Lunar eclipse and Orion Nebula
Name: Andrew G Cantrell
1) Is the Moon ever truly full except during a total solar eclipse?
2) Is there a reason that the orion nebula appears blue in my telescope?
1) No, the Moon cannot be full during a solar eclipse!
[perhaps you were thinking of lunar eclipses?]
2) The Orion Nebula is one of the brightest of the emission nebulae or H II
regions (the "H II" means ionized hydrogen). Emission nebula are usually
reddish because they fluoresce by converting stellar UV radiation into the
hydrogen Balmer lines, especially H-alpha which is in the red region of the
visible spectrum. Why it appears blue could be due to many reasons having
to do with your telescope, atmospheric conditions, Orion's elevation above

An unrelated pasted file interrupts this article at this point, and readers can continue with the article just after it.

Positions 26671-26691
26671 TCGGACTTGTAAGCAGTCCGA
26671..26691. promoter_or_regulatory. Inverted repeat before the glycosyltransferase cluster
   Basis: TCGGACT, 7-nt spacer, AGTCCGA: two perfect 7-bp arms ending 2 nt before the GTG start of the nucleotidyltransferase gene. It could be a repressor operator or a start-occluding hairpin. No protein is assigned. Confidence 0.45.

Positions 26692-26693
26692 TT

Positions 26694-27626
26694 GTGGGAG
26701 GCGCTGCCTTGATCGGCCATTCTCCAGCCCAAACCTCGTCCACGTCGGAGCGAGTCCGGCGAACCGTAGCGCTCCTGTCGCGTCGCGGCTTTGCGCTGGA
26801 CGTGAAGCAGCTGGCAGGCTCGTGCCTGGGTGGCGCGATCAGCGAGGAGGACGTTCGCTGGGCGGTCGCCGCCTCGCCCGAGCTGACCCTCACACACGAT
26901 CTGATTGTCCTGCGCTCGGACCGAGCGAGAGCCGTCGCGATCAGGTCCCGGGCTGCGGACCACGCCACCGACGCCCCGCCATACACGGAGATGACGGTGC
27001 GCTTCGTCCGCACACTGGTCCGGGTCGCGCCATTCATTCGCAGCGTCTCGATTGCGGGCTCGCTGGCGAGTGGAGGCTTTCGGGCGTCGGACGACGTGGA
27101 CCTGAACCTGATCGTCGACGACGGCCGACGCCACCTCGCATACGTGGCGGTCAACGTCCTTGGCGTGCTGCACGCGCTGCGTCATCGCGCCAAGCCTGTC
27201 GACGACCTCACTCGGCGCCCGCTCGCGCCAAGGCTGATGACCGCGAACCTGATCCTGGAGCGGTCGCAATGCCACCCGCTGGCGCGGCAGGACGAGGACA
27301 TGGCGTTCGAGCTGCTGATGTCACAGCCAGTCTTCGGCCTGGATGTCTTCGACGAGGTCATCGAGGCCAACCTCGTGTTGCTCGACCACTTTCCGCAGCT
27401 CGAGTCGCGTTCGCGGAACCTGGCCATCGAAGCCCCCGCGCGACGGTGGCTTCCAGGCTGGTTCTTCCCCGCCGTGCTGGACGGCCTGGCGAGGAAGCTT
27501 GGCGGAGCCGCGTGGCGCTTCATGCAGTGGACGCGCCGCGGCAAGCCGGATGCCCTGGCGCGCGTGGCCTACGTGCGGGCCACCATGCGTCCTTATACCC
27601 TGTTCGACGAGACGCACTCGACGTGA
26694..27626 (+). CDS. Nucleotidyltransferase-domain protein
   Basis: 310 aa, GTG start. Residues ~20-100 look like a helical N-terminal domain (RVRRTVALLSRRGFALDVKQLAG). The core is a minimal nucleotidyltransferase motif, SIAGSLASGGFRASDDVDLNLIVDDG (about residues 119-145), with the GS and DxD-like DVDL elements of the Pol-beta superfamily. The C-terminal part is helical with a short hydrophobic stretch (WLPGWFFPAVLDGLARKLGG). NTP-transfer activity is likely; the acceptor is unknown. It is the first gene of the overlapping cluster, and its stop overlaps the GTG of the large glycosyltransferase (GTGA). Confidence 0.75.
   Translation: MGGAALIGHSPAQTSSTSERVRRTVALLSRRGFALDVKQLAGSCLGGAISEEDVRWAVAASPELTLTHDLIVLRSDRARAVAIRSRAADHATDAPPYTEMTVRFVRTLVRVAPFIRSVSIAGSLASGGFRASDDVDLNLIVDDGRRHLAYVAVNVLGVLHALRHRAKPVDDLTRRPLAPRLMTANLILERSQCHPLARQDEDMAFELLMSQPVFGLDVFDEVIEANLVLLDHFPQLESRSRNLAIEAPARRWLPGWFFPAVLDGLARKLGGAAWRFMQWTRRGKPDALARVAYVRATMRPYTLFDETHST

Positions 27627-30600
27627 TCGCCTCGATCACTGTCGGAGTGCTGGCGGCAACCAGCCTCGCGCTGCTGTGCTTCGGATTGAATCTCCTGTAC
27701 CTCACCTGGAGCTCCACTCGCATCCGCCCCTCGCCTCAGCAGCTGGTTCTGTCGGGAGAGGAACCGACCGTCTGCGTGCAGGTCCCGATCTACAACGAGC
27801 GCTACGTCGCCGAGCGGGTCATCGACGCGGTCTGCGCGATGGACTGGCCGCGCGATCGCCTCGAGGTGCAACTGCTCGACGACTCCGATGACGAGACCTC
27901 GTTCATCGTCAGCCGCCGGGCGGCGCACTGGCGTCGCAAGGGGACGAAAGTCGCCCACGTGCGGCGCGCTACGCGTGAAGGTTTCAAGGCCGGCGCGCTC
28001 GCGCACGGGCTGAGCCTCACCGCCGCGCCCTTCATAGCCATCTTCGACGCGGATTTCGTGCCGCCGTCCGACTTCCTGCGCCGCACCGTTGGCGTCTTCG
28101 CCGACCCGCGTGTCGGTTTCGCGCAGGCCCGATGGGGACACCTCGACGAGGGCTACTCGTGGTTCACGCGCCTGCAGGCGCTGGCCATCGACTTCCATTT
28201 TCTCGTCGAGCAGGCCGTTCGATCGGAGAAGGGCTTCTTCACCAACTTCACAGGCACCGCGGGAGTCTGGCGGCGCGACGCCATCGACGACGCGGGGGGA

the horizon, or it might actually be blue because of the presence of oxygen
in the nebula. [for those who do not know, the Orion Nebula is the middle
"star" of the three making up "The Hunter's" sword hanging from his belt...]
AHA! There is a small cluster of 5 blue stars inside the nebula.
Reference: Whitney's Star Finder by C. A. Whitney, Alfred A. Knopf, 1977;
a great little book for anyone interested in viewing the night sky; includes
info on eclipses, sunrises and sunsets, comets, meteors, auroras, rainbows,
haloes, sundogs, and how to photograph all these.
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Update: June 2012